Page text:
I've been thinking a lot about where the death's head symbol, ☠, appears in the Python semantic analysis. The Python language, underneath all the churn and symbols, is only about 40 semantics in size (see: Python, The Full Monty), and most of those are fairly well-defined.
The problem lies in this simple example:
<code>def f(y): if y > 9: x = True else: pass return x</code>
This is where the ☠ symbol appears in the semantic specification. For the given environment Γ, the value of x is bool | ☠, meaning that it's possible this function terminates the program. If you pass a value less than 10, this function throws a fatal exception.
This particular case is easy to identify. But Python's class slots are stringly defined, and in some cases indistinguishable from hash tables. It's entirely possible to pass an object to a function, have the function manipulate the object's fields, and then return to the caller an object with unexpectedly missing fields, which trigger the ☠ semantic. This becomes even more problematic when we consider that those manipulations may come from tainted external data.
The problem is that literally all values in Python come with an implicit
v|☠ as their bound value when a scope is entered. It is impossible for a Python to be provably correct. The external source of names is a significant problem, as unlike Perl, Python lacks a language-based mechanism for tracking tainted data. This has lead to some fantastic magic, such as Django's ORM, but it also leads to fragile coding practices.
Python manages this with a robust try/catch mechanism that developers learn to just throw around broken functions. That seems to be "good enough," and certainly Python's popularity is a sign that Python got something right. I just can't help but feel that there has to be a way to get one step further: to secure Python against its ☠ deathwish and retain most of Python's flexibility. I wonder how many of Python's 100 most popular libraries are dependent upon the
v|☠ behavior, and how much of that can be identified and automatically fixed by static analysis.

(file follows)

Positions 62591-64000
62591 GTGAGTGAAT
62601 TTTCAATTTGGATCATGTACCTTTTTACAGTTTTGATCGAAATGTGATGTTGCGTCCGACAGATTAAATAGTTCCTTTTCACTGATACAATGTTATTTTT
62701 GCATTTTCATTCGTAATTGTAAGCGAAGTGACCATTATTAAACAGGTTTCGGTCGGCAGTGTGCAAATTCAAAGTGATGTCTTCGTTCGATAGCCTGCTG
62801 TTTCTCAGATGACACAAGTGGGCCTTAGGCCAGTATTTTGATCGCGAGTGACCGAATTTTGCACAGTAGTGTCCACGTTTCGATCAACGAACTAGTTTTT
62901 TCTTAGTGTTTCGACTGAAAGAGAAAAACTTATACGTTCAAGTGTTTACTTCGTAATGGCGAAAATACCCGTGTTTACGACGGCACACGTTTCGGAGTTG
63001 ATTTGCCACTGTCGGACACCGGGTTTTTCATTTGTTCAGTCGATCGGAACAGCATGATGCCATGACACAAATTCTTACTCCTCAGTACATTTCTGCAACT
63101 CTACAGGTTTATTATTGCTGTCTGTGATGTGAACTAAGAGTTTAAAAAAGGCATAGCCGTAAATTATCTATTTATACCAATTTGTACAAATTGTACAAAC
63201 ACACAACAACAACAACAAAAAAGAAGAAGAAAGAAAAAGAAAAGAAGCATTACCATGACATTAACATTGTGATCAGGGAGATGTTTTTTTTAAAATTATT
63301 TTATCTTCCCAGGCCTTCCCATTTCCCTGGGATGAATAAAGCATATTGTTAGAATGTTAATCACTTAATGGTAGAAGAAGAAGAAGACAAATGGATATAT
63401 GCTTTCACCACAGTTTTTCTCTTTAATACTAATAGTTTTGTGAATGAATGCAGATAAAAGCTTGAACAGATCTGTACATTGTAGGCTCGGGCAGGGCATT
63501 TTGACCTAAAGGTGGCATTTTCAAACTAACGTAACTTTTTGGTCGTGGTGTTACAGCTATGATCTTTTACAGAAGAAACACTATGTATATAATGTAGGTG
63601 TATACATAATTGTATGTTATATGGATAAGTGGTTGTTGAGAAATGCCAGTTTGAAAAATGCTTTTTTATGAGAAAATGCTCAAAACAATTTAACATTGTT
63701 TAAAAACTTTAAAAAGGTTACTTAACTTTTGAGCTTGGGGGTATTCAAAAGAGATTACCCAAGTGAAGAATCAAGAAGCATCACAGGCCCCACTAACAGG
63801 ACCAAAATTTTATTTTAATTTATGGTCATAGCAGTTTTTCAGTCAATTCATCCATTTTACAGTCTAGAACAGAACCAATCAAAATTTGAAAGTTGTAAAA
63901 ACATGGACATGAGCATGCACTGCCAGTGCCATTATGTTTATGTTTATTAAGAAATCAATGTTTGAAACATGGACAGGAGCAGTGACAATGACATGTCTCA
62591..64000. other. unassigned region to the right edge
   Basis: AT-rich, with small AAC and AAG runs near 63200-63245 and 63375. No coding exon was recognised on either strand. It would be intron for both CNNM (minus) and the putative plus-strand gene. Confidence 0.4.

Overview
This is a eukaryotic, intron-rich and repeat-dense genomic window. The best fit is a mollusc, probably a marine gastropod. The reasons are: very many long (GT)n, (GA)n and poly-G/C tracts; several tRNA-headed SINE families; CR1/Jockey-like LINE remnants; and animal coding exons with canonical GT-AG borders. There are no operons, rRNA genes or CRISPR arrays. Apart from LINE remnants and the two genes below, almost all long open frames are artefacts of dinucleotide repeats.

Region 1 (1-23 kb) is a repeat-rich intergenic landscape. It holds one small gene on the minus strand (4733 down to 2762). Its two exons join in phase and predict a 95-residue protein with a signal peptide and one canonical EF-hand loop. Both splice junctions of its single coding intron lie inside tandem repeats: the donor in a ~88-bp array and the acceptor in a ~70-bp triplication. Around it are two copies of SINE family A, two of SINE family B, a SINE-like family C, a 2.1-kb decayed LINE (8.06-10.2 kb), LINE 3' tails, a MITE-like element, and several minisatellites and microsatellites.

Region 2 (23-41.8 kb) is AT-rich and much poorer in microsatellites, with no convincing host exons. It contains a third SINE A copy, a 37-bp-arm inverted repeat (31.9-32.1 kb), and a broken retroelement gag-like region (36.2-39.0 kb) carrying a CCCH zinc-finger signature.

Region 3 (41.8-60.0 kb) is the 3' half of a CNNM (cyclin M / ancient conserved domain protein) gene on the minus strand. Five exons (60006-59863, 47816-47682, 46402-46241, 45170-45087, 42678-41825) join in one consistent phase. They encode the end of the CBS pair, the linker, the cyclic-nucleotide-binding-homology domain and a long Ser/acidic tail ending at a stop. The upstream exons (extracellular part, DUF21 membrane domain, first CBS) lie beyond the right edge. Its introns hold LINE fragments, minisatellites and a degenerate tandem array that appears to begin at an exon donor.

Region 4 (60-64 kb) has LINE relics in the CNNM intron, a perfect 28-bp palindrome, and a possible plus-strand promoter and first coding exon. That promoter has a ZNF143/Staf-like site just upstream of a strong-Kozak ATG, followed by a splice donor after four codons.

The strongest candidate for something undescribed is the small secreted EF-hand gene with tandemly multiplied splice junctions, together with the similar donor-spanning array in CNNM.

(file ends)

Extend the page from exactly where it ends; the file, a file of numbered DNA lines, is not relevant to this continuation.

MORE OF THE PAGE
I'm still deep into learning Rust, but I'm going to come out of it sometime soon. It's been really slow, and I've discovered that I can't let it go for more than a day or two or what I've learned really starts to fade. And it's not something I get paid to work on, so it's really hard to find the time, even a little, to refresh the memory cells and keep it from fading.
My objectives at this point are pretty far out. Once I get a couple of Rust projects, minor ones, under my belt, I'm going to, as the expression goes, Go For It: I'm going to write my goddamn Lisp. I'm going to follow Thorsten Ball's Writing an Interpreter In Go, only I'm going to write it in Rust. I'm going to use Matt Might's Parsing with Derivatives for the front end, Hy's keywords and symbols as my starting point for syntax, The Full Monty as my core semantics, and maybe a real-time garbage collector just for fun. Then I'm going to start taking Python semantics away and see just how much of the Python standard library works without requiring the death's head, and how much performance I can tweak out of Python when I don't have to live with it.
And then, just to make sure that at least one tickmark on the cruel [Language Design Checklist] isn't ticked, I've got a few things I intend to write in it. Just to see how far I can get. Yeah, it's gonna be a PLOT (Programming Language for Old Timers), but so what? It has to be more fun than hacking Go.